En entrevista, la ex Canciller acusó al Mandatario mexicano de someter al País a intereses extranjeros.

    "¿Qué falta que haga el Presidente Calderón para entregar el mando del País? Me parece muy preocupante", manifestó.

    "Por supuesto (es una violación a la soberanía), de confirmarse lo que dice el New York Times habría una clara violación de la soberanía de México en estos dos terrenos, en este centro conjunto del que no estamos enterados en el Senado y en estos vuelos".

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  24. @March 16, 2011 11:02 AM
    Where in the article did it mention that the politicians and authorities sold them out? No where. Maybe you should learn how to read. So stop speculating shit and provide proof.

    @March 16, 2011 11:04 AM
    And what tactics would you prefer to train them with? "The solution is to not train them." Do you realized how stupid you sound right now? If we don't train them, then one day our soldiers are going to be the ones fighting them regardless?? And I got news for you, out of the 34 zetas that deserted only 11 are still alive the others are dead or in jail. The Zetas are nothing but lil punks who get high and kill people nothing more. They don't have special training. Get real!!

    @March 16, 2011 11:51 AM
    Like I told your the other moron. He is actually wrong. If you look at the Zetas now in days they are basically diminished, reduced to exhorting and kidnapping illegal immigrants from Central America!! They are lil punks who get high. There not the "elite forces trained by Americans"...and this called being realistic!!! Just look at Zetas now...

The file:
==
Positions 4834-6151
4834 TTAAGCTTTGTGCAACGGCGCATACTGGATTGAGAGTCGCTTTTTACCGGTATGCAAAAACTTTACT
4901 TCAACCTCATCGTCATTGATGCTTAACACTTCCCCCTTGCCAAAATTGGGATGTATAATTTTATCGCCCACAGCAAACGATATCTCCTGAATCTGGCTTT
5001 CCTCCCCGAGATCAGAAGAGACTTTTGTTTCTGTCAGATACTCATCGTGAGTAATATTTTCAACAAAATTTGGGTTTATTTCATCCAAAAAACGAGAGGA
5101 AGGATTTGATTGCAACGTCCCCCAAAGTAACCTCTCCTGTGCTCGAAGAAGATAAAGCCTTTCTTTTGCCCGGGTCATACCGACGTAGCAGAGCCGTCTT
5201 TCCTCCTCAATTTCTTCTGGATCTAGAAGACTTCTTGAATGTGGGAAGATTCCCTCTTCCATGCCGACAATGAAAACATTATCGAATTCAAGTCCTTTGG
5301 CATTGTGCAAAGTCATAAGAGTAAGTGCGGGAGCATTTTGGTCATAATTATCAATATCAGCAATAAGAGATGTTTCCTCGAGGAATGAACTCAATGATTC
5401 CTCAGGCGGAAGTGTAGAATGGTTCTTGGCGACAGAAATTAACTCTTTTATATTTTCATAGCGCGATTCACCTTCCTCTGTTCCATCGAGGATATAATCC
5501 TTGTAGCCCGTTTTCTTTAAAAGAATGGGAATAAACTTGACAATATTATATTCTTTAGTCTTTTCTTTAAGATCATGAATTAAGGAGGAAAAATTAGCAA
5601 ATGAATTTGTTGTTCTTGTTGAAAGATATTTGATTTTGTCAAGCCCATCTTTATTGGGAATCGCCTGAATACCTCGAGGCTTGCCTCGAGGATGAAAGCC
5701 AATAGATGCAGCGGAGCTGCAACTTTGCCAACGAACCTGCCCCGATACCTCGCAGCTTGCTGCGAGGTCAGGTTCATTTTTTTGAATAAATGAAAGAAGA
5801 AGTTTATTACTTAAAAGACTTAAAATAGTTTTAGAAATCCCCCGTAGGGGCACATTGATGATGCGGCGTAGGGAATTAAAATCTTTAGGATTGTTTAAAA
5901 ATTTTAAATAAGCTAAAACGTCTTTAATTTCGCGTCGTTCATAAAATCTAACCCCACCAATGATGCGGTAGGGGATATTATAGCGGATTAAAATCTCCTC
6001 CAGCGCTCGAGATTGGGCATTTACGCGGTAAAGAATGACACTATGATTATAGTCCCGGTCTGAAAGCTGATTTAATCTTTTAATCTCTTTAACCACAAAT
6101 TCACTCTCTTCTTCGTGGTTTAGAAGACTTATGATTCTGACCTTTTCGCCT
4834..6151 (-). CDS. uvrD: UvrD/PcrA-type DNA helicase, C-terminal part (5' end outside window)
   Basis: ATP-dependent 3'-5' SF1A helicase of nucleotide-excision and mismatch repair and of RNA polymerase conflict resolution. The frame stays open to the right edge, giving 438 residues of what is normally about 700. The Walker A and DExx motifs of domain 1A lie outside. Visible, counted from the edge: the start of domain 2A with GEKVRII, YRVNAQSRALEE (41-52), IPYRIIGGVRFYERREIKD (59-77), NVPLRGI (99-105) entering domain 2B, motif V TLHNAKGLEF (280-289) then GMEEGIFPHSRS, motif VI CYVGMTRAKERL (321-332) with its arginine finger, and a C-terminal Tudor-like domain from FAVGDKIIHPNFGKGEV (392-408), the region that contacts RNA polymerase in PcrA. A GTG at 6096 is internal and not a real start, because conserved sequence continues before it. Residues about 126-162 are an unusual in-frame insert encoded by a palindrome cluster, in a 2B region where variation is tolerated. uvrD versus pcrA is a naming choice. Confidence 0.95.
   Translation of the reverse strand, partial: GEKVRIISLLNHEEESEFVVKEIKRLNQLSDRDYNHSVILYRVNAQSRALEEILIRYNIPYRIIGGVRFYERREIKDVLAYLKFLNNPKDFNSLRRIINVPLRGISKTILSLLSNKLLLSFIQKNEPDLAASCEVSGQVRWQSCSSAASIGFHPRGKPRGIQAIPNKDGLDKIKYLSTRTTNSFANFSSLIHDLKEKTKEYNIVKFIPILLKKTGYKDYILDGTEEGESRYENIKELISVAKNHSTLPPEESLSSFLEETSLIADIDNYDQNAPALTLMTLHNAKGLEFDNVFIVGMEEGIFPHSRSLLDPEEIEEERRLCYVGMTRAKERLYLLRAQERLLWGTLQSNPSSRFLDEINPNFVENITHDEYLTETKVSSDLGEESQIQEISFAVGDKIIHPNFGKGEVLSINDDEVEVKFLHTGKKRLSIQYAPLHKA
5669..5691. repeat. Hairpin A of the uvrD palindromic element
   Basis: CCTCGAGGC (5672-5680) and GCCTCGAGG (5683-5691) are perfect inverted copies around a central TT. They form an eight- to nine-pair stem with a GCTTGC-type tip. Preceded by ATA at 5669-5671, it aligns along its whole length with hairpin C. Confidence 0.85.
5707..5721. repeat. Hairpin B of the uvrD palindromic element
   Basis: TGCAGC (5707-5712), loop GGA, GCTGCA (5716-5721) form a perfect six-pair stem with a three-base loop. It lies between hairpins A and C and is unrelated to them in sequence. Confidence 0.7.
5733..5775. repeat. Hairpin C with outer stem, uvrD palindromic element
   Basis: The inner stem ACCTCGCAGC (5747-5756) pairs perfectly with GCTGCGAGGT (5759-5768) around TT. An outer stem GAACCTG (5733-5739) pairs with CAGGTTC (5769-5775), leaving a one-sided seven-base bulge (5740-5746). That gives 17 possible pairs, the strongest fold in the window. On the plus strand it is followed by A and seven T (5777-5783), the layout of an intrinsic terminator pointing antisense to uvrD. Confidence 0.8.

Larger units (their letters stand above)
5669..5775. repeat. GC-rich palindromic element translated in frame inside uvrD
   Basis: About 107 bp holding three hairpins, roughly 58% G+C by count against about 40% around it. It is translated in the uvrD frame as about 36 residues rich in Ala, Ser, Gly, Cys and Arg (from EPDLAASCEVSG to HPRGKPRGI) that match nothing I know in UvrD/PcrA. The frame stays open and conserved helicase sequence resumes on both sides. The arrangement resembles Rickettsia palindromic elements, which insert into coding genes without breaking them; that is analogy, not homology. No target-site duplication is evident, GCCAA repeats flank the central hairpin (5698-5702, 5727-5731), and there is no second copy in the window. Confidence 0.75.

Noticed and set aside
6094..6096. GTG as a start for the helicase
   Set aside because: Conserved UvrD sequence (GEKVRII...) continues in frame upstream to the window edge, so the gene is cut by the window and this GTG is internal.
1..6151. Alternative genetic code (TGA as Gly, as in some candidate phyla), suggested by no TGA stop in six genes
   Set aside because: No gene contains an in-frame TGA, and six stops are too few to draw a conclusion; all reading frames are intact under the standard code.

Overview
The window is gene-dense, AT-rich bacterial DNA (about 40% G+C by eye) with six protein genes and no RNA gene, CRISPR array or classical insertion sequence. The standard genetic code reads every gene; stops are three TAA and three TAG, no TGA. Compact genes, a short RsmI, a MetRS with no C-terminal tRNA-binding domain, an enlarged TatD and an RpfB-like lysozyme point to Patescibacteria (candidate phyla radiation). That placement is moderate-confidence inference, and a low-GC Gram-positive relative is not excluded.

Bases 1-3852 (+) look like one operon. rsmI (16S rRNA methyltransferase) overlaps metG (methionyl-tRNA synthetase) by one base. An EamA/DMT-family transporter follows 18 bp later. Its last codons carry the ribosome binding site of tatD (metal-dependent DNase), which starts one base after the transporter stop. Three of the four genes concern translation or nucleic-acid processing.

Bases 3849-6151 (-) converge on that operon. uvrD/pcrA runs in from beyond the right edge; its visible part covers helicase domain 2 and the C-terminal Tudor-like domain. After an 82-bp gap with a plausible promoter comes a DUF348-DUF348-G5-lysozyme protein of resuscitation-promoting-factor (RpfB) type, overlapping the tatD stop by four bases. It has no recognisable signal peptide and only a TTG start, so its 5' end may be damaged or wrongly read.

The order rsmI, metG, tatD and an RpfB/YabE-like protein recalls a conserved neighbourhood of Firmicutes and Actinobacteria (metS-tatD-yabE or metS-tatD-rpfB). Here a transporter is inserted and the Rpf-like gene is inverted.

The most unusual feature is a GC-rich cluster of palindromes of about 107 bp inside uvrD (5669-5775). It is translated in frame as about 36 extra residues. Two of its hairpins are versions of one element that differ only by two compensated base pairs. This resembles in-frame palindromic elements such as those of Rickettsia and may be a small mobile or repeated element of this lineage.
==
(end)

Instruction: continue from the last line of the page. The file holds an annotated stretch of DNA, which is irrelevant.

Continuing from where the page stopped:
http://www.borderlandbeat.com/2011/02/11-original-zetas-remain-at-large.html

    And the U.S. has trained thousands of soldiers from Mexico, you didn't see them desert and turn into narcos did you? The answer is no. Do not generalize what 34 traitors did on everyone.

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  25. get nervous assholes..killed too many gringos...now you are gonna pay...and that
    'collateral damage".... that will be your friends and family...

    where you gonna run? big time, arrogant, evil face narcoculero

    wonder if your gun has a tracker chip in it ..that cell phone has a gps chip...maybe even in your clothes there is a chip...

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  26. YOU ARE IGNORANT.....THERE HAVE BEEN WAY MORE ARMY DESERTERS THAN 34!!! THERE HAVE BEEN 150,000 in 6 years! I'M NOT SAYING ALL OF THEM WENT TO THE CARTELS BUT A LOT OF THEM DID...AND THEY DON'T JUST ALIGN WITH THE ZETAS THEY GO TO EVERY CARTEL....LA MAFIA LES PAGAN Y ELLOS DISPARAN NO PUEDEN FALLAR!!! THE MILITARY CAN'T PAY THEM WHAT THE CARTELS CAN.....SAD BUT TRUE!!!

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  27. @Layla2

    Good response to ArVent....seems that is all he contributes...negativity and no solutions to anything.